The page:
In order to evaluate the improvements introduced by the correction, Fig. 4 shows the as a function of Δz after applying the proposed integral correction to ERA-Interim data. At first glance we can see that, regardless of whether Δz is positive or negative, the differences () decrease to 2 kg m−2 for all of the stations except in three cases where they barely exceed the abovementioned value. Moreover, the correlation between and the geopotential difference decreases to 0.13, as expected.
In addition, if we focus on the plot area of Fig. 4 that is limited for a m2 s−2 and kg m−2 (zoom not shown), we can see that most of the stations (94 %) are included. This shows that the proposed correction decreases , even for low stations (small z) that generally have the smallest values of Δz.
The performance of the proposed correction can also be seen in Fig. 5. Where Fig. 5a, c and e show stations with positive Δz, it means that GNSS station is higher than the location assigned by ERA-Interim. Accordingly, the model integrates a thicker layer of atmosphere and, thus, IWVERA-Interim values are larger than those from IWVGNSS. The opposite (Δz is negative) is represented by the sites in Fig. 5b, d and f. Moreover, the differences in Δz are presented increasing from top to bottom in each column in the figure.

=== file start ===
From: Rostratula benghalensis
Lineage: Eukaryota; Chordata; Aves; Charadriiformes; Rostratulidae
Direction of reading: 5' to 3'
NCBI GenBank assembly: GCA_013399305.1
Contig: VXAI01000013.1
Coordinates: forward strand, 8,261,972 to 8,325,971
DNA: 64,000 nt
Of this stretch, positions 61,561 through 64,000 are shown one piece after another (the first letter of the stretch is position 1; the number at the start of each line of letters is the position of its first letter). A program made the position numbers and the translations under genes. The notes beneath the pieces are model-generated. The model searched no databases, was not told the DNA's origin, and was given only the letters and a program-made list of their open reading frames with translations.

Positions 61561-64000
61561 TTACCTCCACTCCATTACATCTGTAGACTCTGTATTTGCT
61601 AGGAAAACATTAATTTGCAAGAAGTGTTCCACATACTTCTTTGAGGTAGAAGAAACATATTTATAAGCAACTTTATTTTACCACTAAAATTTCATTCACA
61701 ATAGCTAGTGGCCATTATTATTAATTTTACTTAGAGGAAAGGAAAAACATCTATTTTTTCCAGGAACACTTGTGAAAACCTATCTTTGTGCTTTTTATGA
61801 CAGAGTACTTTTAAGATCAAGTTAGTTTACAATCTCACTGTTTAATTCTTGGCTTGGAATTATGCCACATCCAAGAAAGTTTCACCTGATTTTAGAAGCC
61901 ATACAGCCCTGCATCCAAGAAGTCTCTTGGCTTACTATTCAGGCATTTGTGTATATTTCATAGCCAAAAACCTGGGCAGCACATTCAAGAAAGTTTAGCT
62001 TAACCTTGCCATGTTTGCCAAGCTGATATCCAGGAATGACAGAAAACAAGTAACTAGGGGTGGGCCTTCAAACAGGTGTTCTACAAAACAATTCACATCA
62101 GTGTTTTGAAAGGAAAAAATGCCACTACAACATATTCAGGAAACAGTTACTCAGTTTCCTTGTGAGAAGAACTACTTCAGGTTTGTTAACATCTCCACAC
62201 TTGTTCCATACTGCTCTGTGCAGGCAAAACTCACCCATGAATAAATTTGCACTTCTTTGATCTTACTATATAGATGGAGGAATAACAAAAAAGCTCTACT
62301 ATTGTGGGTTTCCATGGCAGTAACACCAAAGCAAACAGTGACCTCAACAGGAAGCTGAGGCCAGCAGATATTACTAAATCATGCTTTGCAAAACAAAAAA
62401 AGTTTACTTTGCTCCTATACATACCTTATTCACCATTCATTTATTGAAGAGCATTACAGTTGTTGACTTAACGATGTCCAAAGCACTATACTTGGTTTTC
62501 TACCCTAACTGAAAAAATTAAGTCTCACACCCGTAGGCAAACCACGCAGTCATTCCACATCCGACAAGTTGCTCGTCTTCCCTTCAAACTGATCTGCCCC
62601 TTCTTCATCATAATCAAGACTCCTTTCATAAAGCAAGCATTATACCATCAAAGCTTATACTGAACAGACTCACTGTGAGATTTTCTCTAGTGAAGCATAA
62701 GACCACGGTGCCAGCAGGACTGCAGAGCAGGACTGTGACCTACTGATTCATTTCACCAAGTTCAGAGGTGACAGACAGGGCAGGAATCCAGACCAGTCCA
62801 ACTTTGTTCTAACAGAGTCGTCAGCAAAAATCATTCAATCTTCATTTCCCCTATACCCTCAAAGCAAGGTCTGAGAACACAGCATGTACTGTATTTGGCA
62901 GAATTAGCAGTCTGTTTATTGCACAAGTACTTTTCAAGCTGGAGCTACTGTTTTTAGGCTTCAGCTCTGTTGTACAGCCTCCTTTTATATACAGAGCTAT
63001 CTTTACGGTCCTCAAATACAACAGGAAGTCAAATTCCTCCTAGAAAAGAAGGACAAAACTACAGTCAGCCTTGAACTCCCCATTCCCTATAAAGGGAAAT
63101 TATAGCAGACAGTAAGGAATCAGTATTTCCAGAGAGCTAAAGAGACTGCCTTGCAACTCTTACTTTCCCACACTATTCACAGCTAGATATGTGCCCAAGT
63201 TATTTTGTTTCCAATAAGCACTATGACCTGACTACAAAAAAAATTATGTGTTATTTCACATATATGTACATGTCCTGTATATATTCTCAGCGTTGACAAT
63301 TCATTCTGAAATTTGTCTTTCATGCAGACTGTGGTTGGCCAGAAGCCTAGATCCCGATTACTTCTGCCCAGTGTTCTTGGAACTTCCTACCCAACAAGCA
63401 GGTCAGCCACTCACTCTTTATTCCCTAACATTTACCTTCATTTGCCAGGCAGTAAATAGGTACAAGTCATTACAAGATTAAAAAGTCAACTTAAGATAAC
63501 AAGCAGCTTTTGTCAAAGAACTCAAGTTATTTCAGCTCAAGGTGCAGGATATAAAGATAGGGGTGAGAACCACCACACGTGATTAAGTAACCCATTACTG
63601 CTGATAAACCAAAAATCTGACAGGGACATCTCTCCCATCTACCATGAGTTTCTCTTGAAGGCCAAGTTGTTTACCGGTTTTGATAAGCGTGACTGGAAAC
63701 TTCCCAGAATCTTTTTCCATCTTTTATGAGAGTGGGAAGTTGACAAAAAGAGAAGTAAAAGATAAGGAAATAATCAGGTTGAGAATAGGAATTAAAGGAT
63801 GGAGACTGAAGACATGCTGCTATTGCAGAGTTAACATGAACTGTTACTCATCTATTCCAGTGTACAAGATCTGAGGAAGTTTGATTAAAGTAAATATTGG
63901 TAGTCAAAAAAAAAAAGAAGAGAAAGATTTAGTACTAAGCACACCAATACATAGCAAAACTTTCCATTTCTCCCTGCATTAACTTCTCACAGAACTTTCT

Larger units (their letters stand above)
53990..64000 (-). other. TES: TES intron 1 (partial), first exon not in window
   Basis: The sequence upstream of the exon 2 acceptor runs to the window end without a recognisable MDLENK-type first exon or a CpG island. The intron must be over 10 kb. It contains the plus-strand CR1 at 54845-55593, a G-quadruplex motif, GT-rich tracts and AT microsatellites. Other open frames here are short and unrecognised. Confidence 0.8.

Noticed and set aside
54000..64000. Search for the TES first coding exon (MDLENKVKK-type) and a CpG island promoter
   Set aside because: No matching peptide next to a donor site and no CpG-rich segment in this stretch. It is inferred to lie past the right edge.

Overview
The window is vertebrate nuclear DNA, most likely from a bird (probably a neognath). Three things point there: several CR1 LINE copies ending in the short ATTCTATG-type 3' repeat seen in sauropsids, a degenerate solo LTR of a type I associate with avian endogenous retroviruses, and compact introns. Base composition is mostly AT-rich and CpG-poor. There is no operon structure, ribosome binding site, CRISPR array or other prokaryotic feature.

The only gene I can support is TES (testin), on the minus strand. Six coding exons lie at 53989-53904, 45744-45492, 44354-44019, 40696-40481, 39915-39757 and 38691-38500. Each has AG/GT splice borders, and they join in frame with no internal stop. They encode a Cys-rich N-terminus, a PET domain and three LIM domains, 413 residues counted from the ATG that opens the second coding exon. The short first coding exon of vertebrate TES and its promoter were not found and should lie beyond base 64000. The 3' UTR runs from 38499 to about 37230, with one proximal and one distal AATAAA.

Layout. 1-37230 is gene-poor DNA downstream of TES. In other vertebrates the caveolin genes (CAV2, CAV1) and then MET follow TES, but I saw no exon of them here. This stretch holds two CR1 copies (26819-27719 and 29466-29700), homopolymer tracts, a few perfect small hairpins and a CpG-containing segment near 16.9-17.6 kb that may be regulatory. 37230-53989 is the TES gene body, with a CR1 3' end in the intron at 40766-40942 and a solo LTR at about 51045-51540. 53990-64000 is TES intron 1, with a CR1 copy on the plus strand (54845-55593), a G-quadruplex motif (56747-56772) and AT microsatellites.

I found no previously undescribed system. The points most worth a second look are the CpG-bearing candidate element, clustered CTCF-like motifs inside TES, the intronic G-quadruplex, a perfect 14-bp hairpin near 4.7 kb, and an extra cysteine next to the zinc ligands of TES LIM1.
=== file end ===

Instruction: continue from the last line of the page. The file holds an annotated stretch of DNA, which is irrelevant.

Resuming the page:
We can see that the most important corrections are at BOGT in Bogotá, Colombia, and SANT in Santiago de Chile, Chile. In these examples, the differences (IWVGNSS−IWVERA-Interim), which can reach up to 7 kg m−2, are significantly reduced.
However the application of this correction, in some cases, should be precautionary. Effectively, sometimes different shortcomings of the model overlap with the height problem; therefore, the proposed correction will not work. For example, in the case of coastal and/or insular stations where two or more grid points are in the ocean: in all of these cases the value of IWV calculated from the bilinear interpolation will be overvalued. Looking at stations near the seashore in more detail (e.g., PARC in Punta Arenas, Chile), where two of the four grid points are in the ocean (see Fig. 6), at PARC indicates that the geopotential from ERA-Interim is larger than the GNSS geopotential; thus, the proposed correction will be additive. In addition to this result, the IWVERA-Interim values are overestimated due to the application of a bilinear interpolation that uses data points located in the ocean. In conclusion, the (IWVERA-Interim + correction) value overestimates IWVGNSS. Thus, this is an example where applying the suggested correction may worsen the results. The same situation is noted at RIO2 at the Argentinean Atlantic coast.
The effect of different heights when comparing results from several data sources not only affects the determination of IWV but also impacts other parameters. For instance, Gao et al. (2012) studied the height corrections for the ERA-Interim 2 m temperature data in the central Alps, and they also found large biases that must be corrected in mountainous areas. Some other authors also studied the tropospheric refraction effects on space geodetic techniques by considering this effect. For example, Teke et al. (2013) performed an inter-technique comparison of ZTD in the framework of four continuous very long baseline interferometry (VLBI) campaigns, including NWM and taking the effect of the height differences into account.